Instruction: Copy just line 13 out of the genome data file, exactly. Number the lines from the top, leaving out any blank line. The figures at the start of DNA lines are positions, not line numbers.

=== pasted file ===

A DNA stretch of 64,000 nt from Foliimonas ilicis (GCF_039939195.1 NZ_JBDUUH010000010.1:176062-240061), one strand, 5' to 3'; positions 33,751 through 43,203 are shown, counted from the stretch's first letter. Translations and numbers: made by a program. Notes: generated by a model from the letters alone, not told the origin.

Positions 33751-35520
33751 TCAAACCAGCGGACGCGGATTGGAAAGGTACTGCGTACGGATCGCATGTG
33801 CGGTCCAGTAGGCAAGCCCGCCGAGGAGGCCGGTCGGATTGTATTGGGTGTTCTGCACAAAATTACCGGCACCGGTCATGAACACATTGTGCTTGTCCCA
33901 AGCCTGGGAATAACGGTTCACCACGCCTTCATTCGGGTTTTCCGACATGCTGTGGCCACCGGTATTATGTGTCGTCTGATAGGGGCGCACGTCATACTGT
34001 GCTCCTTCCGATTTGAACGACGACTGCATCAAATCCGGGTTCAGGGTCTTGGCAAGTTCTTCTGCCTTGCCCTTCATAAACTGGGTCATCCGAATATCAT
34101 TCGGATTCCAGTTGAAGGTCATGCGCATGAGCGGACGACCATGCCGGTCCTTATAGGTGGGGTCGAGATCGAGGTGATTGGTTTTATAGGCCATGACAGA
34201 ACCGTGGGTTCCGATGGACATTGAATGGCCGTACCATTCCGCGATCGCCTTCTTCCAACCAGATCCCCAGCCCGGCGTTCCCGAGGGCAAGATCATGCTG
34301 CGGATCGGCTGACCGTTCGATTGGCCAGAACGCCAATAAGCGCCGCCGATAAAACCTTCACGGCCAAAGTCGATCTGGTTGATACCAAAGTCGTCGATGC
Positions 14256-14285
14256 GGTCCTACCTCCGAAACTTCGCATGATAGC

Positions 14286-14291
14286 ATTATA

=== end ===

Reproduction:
14286 ATTATA